Movie Review with Jeff McCullough: Wes Craven: My Personal Hero

By Connect-Bridgeport Staff on September 05, 2015 from Movie Review via

The Last House on the Left.  Scream. The Serpent and the Rainbow. A Nightmare on Elm Street-- all masterpieces by Wes Craven. Can it honestly be said that any one man had a bigger impact on horror? Hitchcock was primarily a director of thrillers, and while a case can certainly be made for John Carpenter, Dario Argento, Tobe Hooper, or any number of other talented directors, but for me Craven will always reign as king. Suffice to say, it is with great sadness that I inform you of his death.
Craven passed away at the age of 76 on August 30, 2015 after a battle with brain cancer, leaving behind a wife, two children, and millions of devoted fans. But he also let behind a legacy that few will even come close to and a library of iconic films and characters.
While I have experienced the death of people I loved and respected, Wes was the first man I can really say was a hero to me who has now passed on.  At various points in my life where things weren’t going so well, I turned to movies for solace, most of the time horror films. And it was The Nightmare on Elm Street franchise that started me out.
Created by Wes in the early 80s after reading a news stories about a rash of grown men dying in their sleep, Nightmare, while maybe not the technically strongest film of his body of work, is by far the most iconic. Is there anyone out there who doesn’t know who Freddy Krueger is? The fedora, the sweater, the clawed glove, the complexion of a tanning salon owner; he is simply one of the biggest faces in horror.
Can I tell you why these often goofy and low budget 80s slasher films left such an impact on me? Honestly, I’m not sure. A lot of times things in life come down to coincidence; you just happen to get a job at Baskin Robbins because you walked by and saw a “for hire” sign, or you meet the woman you’ll eventually marry after her dog gets loose and chases you down the street. And while I’d always been fascinated with the macabre, it was just another coincidence that I picked up Nightmare when I did.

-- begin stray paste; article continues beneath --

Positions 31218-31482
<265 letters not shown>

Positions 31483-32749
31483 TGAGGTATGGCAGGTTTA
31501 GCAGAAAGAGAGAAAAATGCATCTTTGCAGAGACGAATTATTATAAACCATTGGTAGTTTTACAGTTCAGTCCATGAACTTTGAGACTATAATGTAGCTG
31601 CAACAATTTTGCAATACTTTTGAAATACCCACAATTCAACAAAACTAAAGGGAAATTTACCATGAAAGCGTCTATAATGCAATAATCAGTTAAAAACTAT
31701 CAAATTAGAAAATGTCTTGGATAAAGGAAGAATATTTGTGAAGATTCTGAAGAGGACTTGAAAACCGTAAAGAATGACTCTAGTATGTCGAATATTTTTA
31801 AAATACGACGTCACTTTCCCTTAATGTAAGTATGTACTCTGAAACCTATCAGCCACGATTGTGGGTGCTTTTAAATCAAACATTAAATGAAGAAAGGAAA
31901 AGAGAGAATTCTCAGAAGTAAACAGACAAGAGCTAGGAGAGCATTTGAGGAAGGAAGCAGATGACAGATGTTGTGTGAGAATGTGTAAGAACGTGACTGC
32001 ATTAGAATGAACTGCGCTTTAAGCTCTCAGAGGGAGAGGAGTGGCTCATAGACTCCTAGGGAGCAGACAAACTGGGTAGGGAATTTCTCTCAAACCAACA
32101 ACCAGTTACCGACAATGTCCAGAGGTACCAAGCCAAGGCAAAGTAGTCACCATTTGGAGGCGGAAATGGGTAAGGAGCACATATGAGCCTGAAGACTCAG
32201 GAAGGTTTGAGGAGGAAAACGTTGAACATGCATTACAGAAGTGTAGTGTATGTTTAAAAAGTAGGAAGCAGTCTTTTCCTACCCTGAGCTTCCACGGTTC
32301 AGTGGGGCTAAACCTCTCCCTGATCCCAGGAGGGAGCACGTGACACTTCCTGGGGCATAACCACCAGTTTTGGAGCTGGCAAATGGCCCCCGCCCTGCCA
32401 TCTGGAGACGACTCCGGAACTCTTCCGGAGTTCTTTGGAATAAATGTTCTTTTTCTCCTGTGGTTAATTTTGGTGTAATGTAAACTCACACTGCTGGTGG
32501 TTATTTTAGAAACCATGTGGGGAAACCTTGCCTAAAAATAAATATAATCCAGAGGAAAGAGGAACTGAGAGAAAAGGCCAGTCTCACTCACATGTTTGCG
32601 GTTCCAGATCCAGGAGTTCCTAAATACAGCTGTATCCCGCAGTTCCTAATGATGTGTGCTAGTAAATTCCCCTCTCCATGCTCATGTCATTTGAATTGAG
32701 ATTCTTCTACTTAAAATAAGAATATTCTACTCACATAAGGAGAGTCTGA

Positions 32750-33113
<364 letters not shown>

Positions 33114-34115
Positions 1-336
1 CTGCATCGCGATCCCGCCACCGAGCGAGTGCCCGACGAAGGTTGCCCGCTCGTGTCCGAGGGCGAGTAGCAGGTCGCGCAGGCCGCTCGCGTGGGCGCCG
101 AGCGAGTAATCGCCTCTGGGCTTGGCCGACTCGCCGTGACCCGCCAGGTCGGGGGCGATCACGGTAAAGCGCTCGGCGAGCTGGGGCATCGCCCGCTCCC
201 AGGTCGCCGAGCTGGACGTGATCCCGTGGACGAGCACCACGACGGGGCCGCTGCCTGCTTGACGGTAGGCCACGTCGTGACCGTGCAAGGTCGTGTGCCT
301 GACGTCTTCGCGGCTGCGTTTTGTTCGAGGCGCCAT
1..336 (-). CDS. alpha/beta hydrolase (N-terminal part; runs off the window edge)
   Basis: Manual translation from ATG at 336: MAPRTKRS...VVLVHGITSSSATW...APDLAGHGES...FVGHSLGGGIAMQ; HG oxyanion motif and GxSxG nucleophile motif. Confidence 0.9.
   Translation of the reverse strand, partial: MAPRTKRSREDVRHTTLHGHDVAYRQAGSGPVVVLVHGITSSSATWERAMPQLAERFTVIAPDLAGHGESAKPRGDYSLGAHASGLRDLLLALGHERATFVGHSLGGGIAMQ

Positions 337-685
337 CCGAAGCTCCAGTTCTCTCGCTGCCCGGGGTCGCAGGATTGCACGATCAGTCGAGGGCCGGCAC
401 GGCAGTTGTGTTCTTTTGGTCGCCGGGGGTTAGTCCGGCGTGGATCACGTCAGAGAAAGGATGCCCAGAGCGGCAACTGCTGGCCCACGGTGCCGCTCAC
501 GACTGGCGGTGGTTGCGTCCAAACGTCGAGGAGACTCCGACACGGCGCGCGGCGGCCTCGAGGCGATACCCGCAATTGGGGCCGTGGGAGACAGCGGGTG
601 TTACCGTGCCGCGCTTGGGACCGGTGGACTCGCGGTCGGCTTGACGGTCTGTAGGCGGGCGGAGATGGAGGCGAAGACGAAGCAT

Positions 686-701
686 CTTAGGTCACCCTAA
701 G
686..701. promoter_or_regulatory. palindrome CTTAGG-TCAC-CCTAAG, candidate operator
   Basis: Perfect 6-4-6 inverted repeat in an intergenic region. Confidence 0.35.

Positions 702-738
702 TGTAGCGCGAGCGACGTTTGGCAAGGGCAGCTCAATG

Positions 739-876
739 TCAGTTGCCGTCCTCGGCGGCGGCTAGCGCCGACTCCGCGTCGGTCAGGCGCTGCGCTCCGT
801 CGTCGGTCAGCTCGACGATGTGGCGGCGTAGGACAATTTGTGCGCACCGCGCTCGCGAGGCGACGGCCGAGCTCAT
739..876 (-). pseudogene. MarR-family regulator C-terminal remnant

I was a 12 year old 6th grader, and my day was really beginning to suck. I won’t go into the gritty details, but suffice it to say, for a variety of reasons, things weren’t going super-hot. One great thing I did have was a Blockbuster video a few minutes’ drive from my house. My mom was out getting a pizza, and offered to swing me by while we were in town. Walking into the store with $10 to my name, I was lucky enough to find a box set with all eight original Freddy films and while I knew vaguely the Nightmare franchise (thanks Google!), I had never gotten around to watching it. And I figured, heck it was about time.
I finished all eight films in that Mountain Dew driven weekend.  In the meager 12 years I’d lived on this Earth, never had I seen anything like it. The violence, the originality, the (for a young middle school student) terrifying Freddy Krueger; it was amazing. Later I would find out these gory, suspense romps were called “horror movies,” and a passion was born.
I started watching every horror movie I could get my hands on, starting with Wes Craven, but quickly moving on to just about everything else, stuff a 12-year-old probably shouldn’t have been watching in retrospect. I’m not going to say these movies saved my life, or cured me of all the problems I had going on (which in retrospect were tiny, but at the time seemed as big as Mount Everest), or anything so melodramatic as that. What I will say is that they gave me solace, a way to escape a life that at times felt like a prison.
Freddy Krueger never called me a skinny white boy (although that’s true), Jason Voorhees never said that I had no friends (at the time also true), and Ghostface never told me I’d amount to nothing (I like to think this one is false) Middle School is just awful, and kids aged 11-14 are maybe the cruelest people on Earth. But thanks to Wes I always had a way to get out.
And I think that’s why his death hurts so much. The wonderful man who made my life so much better, the one who inspired me to do what I love, is gone. But he is certainly not forgotten. His body of work will live on forever, bringing happiness to another generation of tweens who maybe need that little boost of self-confidence-- something they can turn to when it all just seems hopeless. That’s what Wes did for me and I can never thank him enough for it. We’ll all miss you Craven. Thanks for the nightmares.

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